Mallorca History, Language and Culture

History of Mallorca

Owing to its central location on the ancient Mediterranean trading route, the island of Mallorca has seen its share of conquerors, invaders and settlers over the centuries.

The first settlers are dated to at least 3000 BC, but this was small scale. Later the Greeks and the Phoenicians set up trading posts on the island, which then became part of the Carthaginian trading empire from North Africa. But it wasn’t until the Roman period that the island was settled in any great numbers.

In 123 BC the Romans conquered the island, and for almost 600 years Mallorca’s life and prosperity was intricately linked with Rome. Two main centres emerged, Pollentia (today Alcúdia) and Palma.

In the 5th century AD, Mallorca (and the other Balearic islands) were conquered by the Vandal Kingdom of Africa, who demolished much of the Roman infrastructure. In 534 AD the islands became part of the Byzantine Empire.

As the spread of Islam in the 7th century reached North Africa, the Moors conquered Spain and shortly after, the Balearics. Four hundred years of Arab dominance followed, and while they were eventually ousted by King Jaume I, who annexed the island to his Kingdom of Aragon (thus making Mallorca part of the Catalan empire), some of their influence still remains in local culture and tradition. A prosperous era followed, to which many of the island’s most important buildings, including Bellver Castle, the Almudaina Palace and the Convent of Sant Francese, owe their origins.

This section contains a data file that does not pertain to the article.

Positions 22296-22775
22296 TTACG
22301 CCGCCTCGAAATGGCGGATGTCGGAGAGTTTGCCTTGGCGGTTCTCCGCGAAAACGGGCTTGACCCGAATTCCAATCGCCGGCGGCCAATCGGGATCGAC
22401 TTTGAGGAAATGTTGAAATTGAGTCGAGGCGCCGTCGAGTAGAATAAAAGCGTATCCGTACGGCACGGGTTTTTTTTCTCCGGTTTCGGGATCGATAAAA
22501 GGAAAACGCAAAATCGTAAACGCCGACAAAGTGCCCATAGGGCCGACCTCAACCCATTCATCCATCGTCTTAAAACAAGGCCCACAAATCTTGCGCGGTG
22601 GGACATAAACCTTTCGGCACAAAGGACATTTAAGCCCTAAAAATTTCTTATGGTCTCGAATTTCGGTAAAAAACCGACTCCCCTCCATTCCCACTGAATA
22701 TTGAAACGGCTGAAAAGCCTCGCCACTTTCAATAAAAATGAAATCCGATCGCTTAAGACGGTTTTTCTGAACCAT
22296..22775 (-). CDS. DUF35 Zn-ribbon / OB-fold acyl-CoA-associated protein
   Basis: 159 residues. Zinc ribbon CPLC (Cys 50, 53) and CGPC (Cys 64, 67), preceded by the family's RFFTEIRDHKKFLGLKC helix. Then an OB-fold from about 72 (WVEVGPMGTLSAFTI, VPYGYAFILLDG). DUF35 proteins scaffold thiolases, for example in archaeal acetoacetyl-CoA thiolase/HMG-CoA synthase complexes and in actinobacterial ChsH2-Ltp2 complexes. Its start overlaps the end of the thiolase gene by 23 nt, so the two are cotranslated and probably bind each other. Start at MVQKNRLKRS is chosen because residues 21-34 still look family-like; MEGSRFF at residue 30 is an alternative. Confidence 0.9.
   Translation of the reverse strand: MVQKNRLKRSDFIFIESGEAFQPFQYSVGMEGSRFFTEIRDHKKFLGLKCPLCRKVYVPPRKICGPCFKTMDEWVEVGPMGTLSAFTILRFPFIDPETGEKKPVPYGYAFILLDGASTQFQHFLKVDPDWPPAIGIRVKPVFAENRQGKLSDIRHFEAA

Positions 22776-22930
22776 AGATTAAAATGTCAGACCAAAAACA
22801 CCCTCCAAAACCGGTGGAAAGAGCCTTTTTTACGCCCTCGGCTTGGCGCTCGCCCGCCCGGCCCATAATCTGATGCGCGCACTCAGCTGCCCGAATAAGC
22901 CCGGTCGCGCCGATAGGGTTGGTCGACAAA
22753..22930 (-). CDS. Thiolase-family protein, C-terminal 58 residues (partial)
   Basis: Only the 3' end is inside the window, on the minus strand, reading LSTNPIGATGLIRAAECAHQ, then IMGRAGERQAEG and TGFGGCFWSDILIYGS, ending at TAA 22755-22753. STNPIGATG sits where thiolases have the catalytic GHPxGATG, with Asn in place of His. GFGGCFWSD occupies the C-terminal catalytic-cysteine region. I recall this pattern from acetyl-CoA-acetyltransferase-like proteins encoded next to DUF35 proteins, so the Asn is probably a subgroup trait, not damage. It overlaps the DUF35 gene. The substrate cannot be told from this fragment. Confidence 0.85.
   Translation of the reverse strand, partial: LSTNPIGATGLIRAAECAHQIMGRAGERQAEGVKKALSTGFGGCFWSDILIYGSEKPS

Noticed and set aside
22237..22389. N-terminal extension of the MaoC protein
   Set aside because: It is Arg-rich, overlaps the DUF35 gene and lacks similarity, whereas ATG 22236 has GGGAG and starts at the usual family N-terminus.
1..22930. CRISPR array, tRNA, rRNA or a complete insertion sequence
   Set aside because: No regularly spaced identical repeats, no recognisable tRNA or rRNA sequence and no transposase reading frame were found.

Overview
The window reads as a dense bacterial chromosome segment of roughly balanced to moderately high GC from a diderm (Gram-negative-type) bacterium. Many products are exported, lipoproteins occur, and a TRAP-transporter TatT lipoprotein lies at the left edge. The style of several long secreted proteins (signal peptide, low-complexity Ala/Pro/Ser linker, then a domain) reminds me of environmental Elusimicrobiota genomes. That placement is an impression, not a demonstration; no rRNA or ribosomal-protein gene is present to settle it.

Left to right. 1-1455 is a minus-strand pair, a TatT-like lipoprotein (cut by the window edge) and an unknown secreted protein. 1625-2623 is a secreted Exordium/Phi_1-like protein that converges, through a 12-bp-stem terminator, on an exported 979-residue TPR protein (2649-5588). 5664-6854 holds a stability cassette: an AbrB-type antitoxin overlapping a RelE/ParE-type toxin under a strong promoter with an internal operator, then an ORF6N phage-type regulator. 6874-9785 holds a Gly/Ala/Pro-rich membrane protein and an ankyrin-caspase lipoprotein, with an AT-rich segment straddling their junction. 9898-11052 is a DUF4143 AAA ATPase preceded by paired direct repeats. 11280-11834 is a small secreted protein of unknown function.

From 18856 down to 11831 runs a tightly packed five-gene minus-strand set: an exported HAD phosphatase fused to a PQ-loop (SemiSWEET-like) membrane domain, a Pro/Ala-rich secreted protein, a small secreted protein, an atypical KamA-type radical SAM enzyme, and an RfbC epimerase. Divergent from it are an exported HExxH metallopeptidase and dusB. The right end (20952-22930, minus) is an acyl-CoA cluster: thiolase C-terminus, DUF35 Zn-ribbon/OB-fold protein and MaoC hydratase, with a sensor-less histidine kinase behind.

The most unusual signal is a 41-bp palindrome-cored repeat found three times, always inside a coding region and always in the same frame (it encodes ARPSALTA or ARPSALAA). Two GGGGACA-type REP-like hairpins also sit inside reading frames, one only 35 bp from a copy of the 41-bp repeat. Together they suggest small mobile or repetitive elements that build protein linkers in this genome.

During the Spanish Civil War, Mallorca was attacked by the Republicans for being a nationalist stronghold. What became known as the Battle of Mallorca in August 1936 saw the nationalists ultimately succeed in defending the island.

Since the 1950s, Mallorca has been one of Europe’s first and most popular tourist destinations. Mass tourism throughout the following three decades saw Mallorca’s resorts boom, but it unfortunately got a reputation as a cheap, sun holiday for lager louts. A clean-up operation has seen the island enter a new phase of sophisticated tourism. Over 13 million tourists visit Mallorca each year.

Did you know?
• Mallorca is one of the world's most important training locations for professional cyclists.
• The name Mallorca comes from the Latin for 'larger one', as opposed to Minorca, the 'smaller one'
• Chopin, George Sand and Robert Graves all lived on Mallorca in the picturesque villages of Deia and Valldemossa.

Mallorca Culture

Religion in Mallorca

There is no official religion, but the majority of the population is Roman Catholic. Much of the population is practicing, and Sunday church visits and holy communions play an important part of daily life.

Social Conventions in Mallorca

Spanish life has undergone rapid change in recent decades and many of the stricter religious customs are giving way to modernity, particularly in the cities and among women. In spite of this, traditions remain strong; hospitality, chivalry and courtesy thrive. Handshaking is the customary form of greeting between men, while women to whom one has already been introduced may be greeted with a fleeting kiss to either cheek. Normal social courtesies should be observed when visiting someone's home and a small gift is always appreciated. 

The evening meal is taken late, generally 2100-2200, and bars and nightclubs don’t get busy until the small hours of the morning. A law banning smoking in offices, shops, schools, hospitals, cultural centres and on public transport was introduced on 1 January 2006, although smoking in bars and restaurants was not strongly prohibited until 2011.

Language in Mallorca

The official language is Catalan (spoken as the local dialect Mallorquín), although Spanish is of course also spoken by all residents. English and German are widely spoken in all tourist destinations, and most literature aimed at tourists can be found in these four languages as a minimum.

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